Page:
I begin with the obvious: Advent is a season of preparing for the coming of Jesus. For many centuries in Western liturgical churches, it has (like Lent) been a penitential season. Though it is about remembering his first coming 2000 years ago, it has also been about his second coming at the last judgment and the need for us to be prepared through earnest repentance.
Thus, like Lent, the liturgical colors for Advent have been (and for the most part still are) violet or purple, the color of penitence. Recently, in some churches, the liturgical color of Advent has become blue, reflecting a change in emphasis.
Seeing Advent as a penitential season strikes me as unfortunate. It is the product of a seriously distorted and yet widespread understanding of Christianity: namely, that the central issue in our lives with God is our sinfulness (commonly understood as disobedience and/or failing to measure up to what God requires from us) and thus our need for repentance and forgiveness. Within this framework, that’s the reason Jesus was born. As the divinely-conceived Son of God, he was sent by God to be the perfect sacrifice, the payment for our sins, so that we can be forgiven. Provided, of course, that we believe in him.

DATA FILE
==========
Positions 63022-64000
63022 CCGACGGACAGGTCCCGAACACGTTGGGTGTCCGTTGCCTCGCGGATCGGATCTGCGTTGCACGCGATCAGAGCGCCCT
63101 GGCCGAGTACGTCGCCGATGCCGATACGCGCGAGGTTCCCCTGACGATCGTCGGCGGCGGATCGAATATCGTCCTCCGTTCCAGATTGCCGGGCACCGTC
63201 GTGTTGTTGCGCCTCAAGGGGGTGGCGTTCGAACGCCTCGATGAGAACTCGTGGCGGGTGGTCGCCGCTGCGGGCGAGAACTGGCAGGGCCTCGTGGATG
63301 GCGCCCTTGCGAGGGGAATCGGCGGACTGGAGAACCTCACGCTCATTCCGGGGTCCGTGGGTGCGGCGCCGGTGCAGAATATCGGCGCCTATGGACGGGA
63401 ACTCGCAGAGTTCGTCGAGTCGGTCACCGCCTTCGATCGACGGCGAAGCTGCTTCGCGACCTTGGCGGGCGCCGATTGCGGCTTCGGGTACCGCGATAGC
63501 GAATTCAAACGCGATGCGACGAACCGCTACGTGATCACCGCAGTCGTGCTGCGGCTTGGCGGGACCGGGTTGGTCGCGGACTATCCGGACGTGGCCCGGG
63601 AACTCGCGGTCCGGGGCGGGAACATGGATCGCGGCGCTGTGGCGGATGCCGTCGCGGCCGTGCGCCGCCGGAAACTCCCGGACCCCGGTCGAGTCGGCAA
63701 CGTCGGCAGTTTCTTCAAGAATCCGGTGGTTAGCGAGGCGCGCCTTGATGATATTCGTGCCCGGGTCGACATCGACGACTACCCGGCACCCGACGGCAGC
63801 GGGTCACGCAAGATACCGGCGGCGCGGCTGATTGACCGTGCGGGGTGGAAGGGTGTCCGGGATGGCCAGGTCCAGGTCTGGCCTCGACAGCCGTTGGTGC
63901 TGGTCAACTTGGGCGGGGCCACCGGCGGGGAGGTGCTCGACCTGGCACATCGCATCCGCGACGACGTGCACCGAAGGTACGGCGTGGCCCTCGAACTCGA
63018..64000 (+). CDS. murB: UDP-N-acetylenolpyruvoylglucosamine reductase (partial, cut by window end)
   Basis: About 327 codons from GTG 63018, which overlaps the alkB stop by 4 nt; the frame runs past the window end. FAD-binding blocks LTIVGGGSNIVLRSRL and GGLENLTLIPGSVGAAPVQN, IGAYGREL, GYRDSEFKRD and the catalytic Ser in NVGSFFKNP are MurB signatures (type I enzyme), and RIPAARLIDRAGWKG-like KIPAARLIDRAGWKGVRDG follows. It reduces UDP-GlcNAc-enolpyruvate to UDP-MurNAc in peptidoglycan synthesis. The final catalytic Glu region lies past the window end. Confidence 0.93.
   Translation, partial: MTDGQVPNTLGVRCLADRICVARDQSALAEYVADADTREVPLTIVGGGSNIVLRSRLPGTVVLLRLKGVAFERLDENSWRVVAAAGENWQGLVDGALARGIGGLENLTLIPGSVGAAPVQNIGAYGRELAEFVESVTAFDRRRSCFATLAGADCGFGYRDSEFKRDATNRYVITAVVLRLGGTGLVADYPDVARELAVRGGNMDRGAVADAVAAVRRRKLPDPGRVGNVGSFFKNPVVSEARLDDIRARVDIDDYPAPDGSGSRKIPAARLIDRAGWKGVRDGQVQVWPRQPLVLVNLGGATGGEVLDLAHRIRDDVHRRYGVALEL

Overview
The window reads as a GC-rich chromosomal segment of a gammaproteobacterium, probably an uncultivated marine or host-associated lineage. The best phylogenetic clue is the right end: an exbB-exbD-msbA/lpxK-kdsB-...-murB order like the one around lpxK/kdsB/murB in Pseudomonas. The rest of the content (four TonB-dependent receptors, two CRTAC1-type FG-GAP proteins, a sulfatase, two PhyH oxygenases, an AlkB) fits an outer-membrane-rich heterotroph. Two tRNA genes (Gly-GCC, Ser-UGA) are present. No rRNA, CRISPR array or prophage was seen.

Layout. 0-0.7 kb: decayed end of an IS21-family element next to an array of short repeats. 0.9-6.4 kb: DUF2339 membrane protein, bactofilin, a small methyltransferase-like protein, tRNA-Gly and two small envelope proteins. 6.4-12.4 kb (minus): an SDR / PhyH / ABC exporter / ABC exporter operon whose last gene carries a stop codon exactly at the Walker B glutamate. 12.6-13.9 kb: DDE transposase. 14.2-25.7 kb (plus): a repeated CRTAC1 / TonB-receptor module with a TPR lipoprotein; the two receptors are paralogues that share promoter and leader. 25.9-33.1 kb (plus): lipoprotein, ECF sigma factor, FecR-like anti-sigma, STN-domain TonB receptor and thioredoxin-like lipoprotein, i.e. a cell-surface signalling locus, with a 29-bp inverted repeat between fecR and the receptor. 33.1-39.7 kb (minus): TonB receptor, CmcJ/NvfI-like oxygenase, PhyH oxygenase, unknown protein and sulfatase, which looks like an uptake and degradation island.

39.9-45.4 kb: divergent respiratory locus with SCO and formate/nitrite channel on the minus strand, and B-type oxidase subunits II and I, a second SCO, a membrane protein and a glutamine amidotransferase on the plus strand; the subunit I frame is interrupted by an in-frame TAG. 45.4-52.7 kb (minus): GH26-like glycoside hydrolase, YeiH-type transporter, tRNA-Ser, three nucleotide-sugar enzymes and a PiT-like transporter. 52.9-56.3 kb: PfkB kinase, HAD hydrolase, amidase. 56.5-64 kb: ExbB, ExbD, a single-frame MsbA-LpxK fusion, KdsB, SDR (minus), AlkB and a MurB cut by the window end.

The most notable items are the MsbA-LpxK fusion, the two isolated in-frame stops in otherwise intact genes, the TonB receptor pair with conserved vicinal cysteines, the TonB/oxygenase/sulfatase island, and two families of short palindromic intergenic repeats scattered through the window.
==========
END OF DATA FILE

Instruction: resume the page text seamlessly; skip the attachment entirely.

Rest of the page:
That is a serious impoverishment of Christianity and Advent. Christianity and Advent are about so much more. The central themes of the stories of Jesus’s birth (about which I will say more in my blogs about Advent in the next few weeks) are hardly at all about sin and our need for forgiveness.